• Preferably, the biopsy guide 1310/1312 is extendable in an outward direction such that the depth of the biopsy instrument into the scan plane (i.e., the downward distance from the linear transducer array within the scan plane in FIG. 13) can be varied, e.g., by having a telescoping/retracting capability. In still other embodiments, in a manner analogous to that disclosed in the commonly assigned U.S. Pat. No. 6,695,786, supra, a multi-link assembly having 3 or more links is provided for permitting a broader range of angular orientations of the biopsy needle 1116 within the scan plane. Also, such multi-link assembly would inherently provide a depth-varying functionality for moving the biopsy instrument to shallower and deeper depths in the scan plane. It is to be appreciated that many different mechanical configurations achieving similar mechanical goals would be apparent to one skilled in the art in view of the present disclosure and are within the scope of the embodiments, including embodiments with motorized positioners and needle insertion mechanisms.
  • FIG. 14 illustrates a top view of a smaller, specialized compression/scanning assembly 1402 including an integrated biopsy guide 1406 according to an embodiment. The size and trajectory of an ultrasound probe 1404 are substantially smaller, perhaps as small as three inches, for particularly performing percutaneous breast biopsies using the biopsy needle 1410 and needle holder 1408. The integrated biopsy guide 1406 is configured and adapted to restrict the biopsy needle 1410 to the scan plane of the ultrasound probe 1404, while allowing multiple depths and angles within the scan plan for attacking a breast lesion 1412 over which the ultrasound probe 1404 has been positioned. In one embodiment, the compression/scanning assembly 1402 is entirely handheld, while in other embodiments it is mechanically supported by a support arm.
  • FIG. 15 illustrates a perspective view of a breast ultrasound scanning apparatus 1502 with biopsy guide attachment according to an embodiment. The apparatus comprises an upper compression/scanning assembly 1504 and a lower compression/scanning assembly 1506, the breast of an upright patient being inserted therebetween for scanning and/or biopsy (the patient is facing the −z axis). Upper compression/scanning assembly 1504 comprises a compressive surface 1508, such as a membranous sheet described supra, and a probe 1512 that is swept thereover in the z direction. A biopsy guide 1514 is affixed to the ultrasound probe 1512 through a slot 1520 as shown. The biopsy guide 1514 couples to a needle holder 1516 such that a biopsy needle 1518 is restricted to the scan plane of the ultrasound probe 1512 while allowing multiple depths and angles within the scan plan for attacking a breast lesion over which the ultrasound probe 1512 has been positioned. The lower compression/scanning assembly 1506 may simply comprise a compression plate 1510, or alternatively may be a duplicate of the upper compression/scanning assembly 1504 for allowing two-sided scans and other advantageous applications. In other embodiments, one or more aspects of the breast ultrasound scanning apparatus, with the exception of the biopsy guide attachment, can be found in the commonly assigned WO 2004/030523A2, which is incorporated by reference herein.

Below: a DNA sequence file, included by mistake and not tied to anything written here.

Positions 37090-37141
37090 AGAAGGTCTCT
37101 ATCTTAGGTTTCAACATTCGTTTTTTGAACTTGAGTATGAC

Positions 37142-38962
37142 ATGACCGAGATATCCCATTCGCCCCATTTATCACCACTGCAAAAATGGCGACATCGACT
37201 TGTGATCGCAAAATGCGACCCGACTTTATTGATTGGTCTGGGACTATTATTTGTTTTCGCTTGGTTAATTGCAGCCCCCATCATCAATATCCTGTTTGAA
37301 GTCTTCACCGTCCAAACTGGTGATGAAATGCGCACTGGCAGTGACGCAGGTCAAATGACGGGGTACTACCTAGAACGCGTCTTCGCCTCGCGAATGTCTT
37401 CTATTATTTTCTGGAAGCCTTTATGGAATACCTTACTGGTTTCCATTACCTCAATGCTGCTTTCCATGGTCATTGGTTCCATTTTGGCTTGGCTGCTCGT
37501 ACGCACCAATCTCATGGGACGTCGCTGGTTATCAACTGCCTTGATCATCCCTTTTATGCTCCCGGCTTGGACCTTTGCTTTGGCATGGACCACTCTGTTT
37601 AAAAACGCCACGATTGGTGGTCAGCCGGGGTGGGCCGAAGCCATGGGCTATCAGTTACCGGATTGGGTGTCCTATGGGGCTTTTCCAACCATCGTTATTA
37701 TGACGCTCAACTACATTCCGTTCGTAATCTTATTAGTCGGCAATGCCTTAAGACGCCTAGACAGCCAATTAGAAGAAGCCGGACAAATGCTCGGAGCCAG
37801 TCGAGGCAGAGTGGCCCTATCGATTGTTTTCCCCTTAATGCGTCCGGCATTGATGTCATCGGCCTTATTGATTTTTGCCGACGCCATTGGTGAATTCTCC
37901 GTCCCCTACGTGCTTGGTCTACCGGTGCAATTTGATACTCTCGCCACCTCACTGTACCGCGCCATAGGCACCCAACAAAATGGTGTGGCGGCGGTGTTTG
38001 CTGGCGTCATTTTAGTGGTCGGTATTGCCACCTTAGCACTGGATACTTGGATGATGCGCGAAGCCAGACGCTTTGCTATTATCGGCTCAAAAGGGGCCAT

• FIG. 16 illustrates ultrasound scanning and ultrasound-assisted breast biopsy according to an embodiment. As used hereinbelow, the term biopsy/scanning pod is used to refer to the compression/scanning assembly 1102 of FIG. 11 together with the attached biopsy guide attachment 1108, or to other compression/scanning assemblies such as those of FIG. 10, FIG. 13, and FIG. 14 together with similar biopsy guide attachments. At step 1602, the scanning/biopsy pod is compressibly positioned on the breast. Generally speaking, the curved contour of the scanning/biopsy pod will be positioned to follow the rib cage of the patient, with the scan plane (and therefore the plane of needle movement) being at least roughly in the head-to-toe direction, although a variety of other orientations are possible as well depending on the breast size, breast shape, lesion location, and other factors. Prior to step 1602, the breast is preferably wetted with a liquid or gel acoustic couplant. If the nipple of the breast protrudes or is recessed by substantial amounts, it should be generously wetted with a relatively large amount of couplant so that air pocket formation is avoided when the nipple is contacted by the membranous sheet.